|THE OPENING is all about delving into the fascinating, quirky and wonderful visual arts in Vancouver. Each week we’ll feature an artist, cover an exhibition, discuss a lecture and everything else in-between to delve deep into who and what makes art happen!|
There is more to Hot Art Wet City than a catchy name: all at once, it’s a gallery, blog, and shop centred around unpretentious and exciting content. Though its origins lie in pop-up shows, its location on Main and 6th is now a permanent one. It has already housed such delightful absurdities as giant doll-heads, AT-AT mini-bars, snarling bicycle seats, and feathered Cariboo stubbies since opening its doors this April — and this is only the start.
The one-man show behind all of this is owner Chris Bentzen, who has curated, designed, organized, and videoed his way into the heart of Vancouver since putting on the very first Hot One Inch Action event in 2003. Along with the gallery’s monthly exhibitions, Bentzen is also committed to delivering weekly video interviews with local artists that are short, sweet, and to the point. In a way, this is Bentzen’s mantra: that art (and in turn, artists) should be fun and accessible. It’s one that he’s remained faithful to, and one that has been received well by the city at large. Art kids, fanboys, and curious pedestrians alike flock to Bentzen’s events, happy to engage with work that might be a guilty pleasure to some and a raison d’être for others.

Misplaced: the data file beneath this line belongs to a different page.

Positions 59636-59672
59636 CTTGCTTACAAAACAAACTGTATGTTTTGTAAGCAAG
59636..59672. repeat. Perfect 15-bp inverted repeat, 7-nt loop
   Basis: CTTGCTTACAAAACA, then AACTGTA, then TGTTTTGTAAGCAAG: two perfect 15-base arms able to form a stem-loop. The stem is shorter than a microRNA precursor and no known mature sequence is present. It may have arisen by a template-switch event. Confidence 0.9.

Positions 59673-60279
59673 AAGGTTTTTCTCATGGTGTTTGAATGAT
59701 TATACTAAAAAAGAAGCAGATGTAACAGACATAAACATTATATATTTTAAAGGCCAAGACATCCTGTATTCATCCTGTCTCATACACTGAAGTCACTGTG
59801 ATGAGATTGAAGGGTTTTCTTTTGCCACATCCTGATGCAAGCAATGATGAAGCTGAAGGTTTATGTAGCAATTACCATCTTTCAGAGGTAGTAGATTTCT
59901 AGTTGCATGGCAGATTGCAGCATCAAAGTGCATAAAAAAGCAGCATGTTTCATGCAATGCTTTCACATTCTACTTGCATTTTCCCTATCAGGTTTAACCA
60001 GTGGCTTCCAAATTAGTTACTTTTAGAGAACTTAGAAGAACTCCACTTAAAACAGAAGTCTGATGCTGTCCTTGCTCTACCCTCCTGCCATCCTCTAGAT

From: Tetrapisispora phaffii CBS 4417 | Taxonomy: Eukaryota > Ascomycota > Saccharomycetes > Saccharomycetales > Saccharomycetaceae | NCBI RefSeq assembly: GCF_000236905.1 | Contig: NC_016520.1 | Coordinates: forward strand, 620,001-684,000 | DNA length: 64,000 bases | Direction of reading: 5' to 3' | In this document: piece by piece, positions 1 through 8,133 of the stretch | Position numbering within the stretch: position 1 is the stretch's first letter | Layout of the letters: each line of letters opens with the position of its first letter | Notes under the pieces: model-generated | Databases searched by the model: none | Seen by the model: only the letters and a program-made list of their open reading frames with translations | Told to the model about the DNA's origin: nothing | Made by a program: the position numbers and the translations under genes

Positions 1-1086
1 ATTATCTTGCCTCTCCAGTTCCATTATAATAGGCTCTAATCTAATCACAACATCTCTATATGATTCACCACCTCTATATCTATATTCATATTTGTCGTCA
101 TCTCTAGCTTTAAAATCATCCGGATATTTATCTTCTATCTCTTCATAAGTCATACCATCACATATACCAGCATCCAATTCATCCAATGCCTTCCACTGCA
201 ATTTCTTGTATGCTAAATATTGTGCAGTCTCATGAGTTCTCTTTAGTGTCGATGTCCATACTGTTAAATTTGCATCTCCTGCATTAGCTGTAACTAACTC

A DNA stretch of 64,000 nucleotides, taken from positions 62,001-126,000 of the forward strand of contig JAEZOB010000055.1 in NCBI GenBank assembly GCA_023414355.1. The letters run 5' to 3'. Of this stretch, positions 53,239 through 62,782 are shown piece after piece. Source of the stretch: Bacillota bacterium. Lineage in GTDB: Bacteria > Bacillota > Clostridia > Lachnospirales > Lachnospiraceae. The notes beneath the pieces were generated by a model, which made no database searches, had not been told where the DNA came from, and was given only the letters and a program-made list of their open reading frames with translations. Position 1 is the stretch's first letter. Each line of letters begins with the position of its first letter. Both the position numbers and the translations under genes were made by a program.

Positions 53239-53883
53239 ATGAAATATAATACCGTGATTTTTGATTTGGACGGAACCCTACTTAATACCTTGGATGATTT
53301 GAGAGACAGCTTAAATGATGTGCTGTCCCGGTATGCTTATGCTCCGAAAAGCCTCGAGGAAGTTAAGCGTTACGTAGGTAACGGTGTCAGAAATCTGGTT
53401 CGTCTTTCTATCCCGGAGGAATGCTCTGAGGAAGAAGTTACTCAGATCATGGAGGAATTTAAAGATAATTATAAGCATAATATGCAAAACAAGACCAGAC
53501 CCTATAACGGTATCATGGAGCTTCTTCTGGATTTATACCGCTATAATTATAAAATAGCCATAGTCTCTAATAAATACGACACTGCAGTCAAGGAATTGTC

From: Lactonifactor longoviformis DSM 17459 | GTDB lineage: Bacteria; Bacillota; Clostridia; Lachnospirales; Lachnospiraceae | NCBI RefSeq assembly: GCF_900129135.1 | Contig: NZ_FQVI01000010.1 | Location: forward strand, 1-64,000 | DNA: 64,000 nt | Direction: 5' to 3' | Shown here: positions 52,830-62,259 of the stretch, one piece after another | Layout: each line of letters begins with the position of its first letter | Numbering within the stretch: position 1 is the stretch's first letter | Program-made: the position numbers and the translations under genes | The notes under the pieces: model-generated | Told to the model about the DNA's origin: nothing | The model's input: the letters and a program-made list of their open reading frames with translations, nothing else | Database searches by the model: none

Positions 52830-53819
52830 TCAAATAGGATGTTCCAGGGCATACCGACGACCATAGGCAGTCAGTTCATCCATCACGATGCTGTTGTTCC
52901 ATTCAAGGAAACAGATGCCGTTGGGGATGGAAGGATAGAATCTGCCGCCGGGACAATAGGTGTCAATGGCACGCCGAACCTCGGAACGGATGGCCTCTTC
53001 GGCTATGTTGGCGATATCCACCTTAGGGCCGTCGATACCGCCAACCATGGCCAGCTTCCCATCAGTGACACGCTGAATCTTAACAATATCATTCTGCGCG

I met up with Chris just as he was gearing up to open Great White North, a group exhibition about the often-hilarious kitsch of ’80s Canadiana. Though Vancouver was living up to its rain-soaked reputation, the gallery was bright and welcoming, warmed up with a the inclusion of a chalkboard wall, Edison-bulb lighting, and an array of artist-made goods ranging from prints to painted hoverboards.
Vancouver Is Awesome: You have a history working with advocacy groups, open-call projects such as Hot One-Inch Action, and now your open submission policy for a selection of gallery shows. It seems like you’re trying to single-handedly democratize the Vancouver art scene! What inspired you to take this particular path, and what are your motivations?
Chris Bentzen: Well, I’m not the only person doing that! I want to make that clear: there are lots of other people who do this, too. I like my space to be a stepping stone for people who are just getting started. For some people, this might be the first time they’re exhibiting because they don’t often get the opportunity to show.
I’m trying to do that more regularly, but I’m also putting on more curated shows. The next couple of shows will be more highly curated than “whoever submits gets to be in”, but I like having that balance, that accessibility.